Discovering Your Game Design Biases

Many design disciplines have a history of neutrality and universality. Typography, industrial design, and so on value the designer being able to put aside their own biases and create things that communicate a similar message to as many people as possible. This is noble, especially for things like signage that really do need this sense of universality, but it can also be stifling to always put the needs of your audience ahead of what you want to create. Luckily, as low-budget tabletop game designers, we can fully give in to our preferences, and indeed, the games we produce that appeal to us will often be more fun and higher quality than those that don’t.

Discovering your game design biases will help you grow as a designer, whether that means sticking to your wheelhouse and refining your skills to make what you want or actively fighting against what you’re used to to leave your comfort zone and grow in a more well-rounded way. Here’s a few tools that you can use to gauge them.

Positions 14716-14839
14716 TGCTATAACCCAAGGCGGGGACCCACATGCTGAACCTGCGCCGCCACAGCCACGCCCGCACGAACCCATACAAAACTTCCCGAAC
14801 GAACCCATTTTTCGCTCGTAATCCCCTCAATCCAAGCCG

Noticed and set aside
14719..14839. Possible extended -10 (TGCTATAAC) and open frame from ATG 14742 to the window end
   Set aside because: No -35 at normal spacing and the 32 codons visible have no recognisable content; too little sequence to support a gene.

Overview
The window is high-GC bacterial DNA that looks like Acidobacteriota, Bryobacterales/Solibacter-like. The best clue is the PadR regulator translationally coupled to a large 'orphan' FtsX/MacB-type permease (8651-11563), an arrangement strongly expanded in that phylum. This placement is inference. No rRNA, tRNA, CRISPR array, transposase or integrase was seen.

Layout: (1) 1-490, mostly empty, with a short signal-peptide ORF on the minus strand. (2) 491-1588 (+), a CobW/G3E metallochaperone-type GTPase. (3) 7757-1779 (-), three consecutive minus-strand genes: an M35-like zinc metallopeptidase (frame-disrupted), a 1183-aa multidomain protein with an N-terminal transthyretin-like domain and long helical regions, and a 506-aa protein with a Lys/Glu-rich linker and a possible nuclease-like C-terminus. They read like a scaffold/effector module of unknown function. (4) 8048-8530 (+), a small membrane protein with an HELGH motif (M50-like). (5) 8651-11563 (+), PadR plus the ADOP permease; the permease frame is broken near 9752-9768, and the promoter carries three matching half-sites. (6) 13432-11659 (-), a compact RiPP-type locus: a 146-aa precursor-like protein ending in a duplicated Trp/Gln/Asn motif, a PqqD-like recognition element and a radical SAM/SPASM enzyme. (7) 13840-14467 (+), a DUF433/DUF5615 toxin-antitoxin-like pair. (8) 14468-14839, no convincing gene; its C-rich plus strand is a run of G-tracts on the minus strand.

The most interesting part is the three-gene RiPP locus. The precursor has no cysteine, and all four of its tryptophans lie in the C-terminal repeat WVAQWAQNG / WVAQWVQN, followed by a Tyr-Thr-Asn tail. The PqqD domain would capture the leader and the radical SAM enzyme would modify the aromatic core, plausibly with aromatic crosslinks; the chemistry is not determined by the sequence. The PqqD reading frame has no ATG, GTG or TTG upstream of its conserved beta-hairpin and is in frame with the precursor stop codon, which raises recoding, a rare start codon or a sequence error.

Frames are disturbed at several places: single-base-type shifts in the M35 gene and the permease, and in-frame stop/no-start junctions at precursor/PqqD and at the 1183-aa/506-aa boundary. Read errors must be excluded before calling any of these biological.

What Do You Respect?

Everyone has games that they love, but most people don’t really put that much thought into the reasons why they like those games. After all, working too hard to define an undefinable feeling often feels like a pointless exercise, and at worst it can sap some of the delight away from the game. (It’s why explaining a joke ruins the joke.) That said, it’s an excellent first step towards discovering your game design biases, especially if you’re early in your game design journey and haven’t worked on that many projects.

There’s a couple of ways to figure out your biases in game preference. Pick whichever of these seems the most appealing to you.